​Caterpillar Fungus Viagra Now Worth More Than Gold

Author: Jennifer HongBy:
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July 12, 2012

The value of caterpillar fungus has been climbing since May and it could replace drugs like Viagra because it’s now worth more than gold and has skyrocketed since the first day of this month.

The fungus — grown in western regions including Qinghai, Sichuan and Tibet — is believed by practitioners of traditional Chinese medicine to give a person extra energy, though many (read: men) who take it are seeking to improve their sexual performance.

That latter use has led to the fungus being referred to in some quarters as Himalayan Viagra.

The China Association of Traditional Chinese Medicine says on its official website that the average price of major types of the fungus has risen by 30% year-on-year, with prices ranging from $59,660 per kilogram to $21,970 per kilogram for different species, a 10-year high. Varieties grown in Tibet trade at the highest prices.

The retail price of caterpillar fungus is getting even higher. Premium caterpillar fungus can be bought for 888 yuan ($139) per gram from Tongren Tang, one of China’s most prominent traditional Chinese medicine-focused pharmaceutical companies, twice the current price of gold, which is running about 338 yuan per gram.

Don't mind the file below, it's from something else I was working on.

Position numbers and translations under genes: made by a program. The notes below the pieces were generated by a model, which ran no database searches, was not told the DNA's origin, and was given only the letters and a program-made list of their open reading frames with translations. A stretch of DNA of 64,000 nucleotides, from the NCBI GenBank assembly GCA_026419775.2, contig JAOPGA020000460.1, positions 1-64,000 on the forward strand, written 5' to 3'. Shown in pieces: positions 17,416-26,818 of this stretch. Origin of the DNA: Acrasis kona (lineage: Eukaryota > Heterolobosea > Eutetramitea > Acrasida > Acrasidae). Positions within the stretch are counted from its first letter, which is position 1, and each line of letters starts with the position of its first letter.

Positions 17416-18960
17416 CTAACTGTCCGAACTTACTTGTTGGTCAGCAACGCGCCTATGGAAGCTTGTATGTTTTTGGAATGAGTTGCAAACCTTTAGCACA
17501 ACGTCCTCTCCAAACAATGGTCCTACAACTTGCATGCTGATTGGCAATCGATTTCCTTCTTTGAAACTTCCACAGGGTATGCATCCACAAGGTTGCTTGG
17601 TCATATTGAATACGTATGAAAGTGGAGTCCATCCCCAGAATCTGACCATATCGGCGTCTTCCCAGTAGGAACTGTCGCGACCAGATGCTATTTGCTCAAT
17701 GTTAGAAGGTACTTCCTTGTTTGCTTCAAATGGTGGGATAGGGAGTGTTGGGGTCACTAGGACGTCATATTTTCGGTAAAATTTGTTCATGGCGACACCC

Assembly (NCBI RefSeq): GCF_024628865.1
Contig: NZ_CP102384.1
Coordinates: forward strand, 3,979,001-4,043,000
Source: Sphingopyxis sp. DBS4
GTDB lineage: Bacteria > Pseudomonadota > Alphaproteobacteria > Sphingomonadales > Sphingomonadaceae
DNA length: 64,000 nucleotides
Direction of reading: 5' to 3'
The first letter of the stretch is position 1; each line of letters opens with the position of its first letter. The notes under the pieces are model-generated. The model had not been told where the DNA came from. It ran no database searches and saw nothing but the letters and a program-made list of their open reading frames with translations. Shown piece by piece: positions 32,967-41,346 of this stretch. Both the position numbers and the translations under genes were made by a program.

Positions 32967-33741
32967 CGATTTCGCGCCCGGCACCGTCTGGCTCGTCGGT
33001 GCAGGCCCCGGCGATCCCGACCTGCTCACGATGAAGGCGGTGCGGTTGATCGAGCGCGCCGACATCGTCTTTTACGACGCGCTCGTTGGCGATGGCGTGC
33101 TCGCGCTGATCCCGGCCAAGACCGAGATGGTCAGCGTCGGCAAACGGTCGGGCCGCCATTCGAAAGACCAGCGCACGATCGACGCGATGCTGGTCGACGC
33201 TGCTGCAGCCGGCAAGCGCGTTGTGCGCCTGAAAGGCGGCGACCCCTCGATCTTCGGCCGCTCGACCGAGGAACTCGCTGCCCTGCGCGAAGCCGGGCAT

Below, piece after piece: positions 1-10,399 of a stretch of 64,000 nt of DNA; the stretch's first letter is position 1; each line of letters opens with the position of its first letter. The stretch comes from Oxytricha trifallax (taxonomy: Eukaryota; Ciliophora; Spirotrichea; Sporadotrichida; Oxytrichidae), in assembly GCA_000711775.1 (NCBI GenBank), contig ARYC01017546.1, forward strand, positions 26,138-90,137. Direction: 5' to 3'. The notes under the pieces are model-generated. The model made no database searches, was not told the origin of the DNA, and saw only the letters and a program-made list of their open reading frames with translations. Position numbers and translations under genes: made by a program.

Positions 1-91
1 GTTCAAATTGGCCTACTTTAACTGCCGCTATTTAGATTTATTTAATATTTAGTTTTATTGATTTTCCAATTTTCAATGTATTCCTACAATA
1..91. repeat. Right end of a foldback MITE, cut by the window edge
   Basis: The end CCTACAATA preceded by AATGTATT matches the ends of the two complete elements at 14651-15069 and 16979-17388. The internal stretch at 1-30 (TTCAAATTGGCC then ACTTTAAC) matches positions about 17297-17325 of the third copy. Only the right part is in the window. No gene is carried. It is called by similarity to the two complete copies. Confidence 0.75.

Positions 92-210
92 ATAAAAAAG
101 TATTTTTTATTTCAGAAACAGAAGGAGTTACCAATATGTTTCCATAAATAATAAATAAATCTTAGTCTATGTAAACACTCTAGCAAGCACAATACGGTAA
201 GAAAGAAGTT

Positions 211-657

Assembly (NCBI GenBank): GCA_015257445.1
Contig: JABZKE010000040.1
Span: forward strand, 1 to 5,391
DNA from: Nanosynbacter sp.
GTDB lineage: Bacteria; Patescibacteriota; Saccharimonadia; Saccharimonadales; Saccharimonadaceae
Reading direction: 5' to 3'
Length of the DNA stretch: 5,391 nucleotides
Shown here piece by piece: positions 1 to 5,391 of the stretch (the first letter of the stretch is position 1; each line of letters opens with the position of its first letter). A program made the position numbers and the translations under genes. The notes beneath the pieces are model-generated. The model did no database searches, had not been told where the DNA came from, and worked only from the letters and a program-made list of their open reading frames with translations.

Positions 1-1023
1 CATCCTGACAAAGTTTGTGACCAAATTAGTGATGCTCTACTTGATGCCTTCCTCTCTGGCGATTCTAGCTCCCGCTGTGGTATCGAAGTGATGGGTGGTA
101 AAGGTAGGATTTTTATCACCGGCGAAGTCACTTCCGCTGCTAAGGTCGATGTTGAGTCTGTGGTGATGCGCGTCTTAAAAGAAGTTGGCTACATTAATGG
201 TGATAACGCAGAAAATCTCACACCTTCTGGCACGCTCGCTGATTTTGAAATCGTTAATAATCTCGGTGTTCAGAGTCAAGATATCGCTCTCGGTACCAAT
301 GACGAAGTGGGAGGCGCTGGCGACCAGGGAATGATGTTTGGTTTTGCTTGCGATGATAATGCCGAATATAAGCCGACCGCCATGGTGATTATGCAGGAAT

The price of caterpillar fungus has been on a steep uphill in recent years. “I am impressed by the price miracle of caterpillar,” said Zheng Pu, a local Chinese traditional medicine dealer in Guangzhou, in an interview. “In 2004, one kilo would trade for about 25,000 yuan, but now, the cheapest in my store is sells for more than 200,000 yuan per kilo.”

Despite the climbing price, experts say the fungus doesn’t make a good investment vehicle because storage and evaluating quality are both difficult. The average person is not capable of telling the caterpillar’s quality, and it lacks liquidity in the market.

The domestic price of caterpillar fungus has long been a rollercoaster ride. It reached a high in 2007 but dropped to less than half of the peak price in April 2009. Inflation and speculative crazes are blamed for most cases. The slump in 2009 was also caused by sales reduction stemming from cases, in which iron wires were mixed into caterpillar fungus to add more weight for selling.

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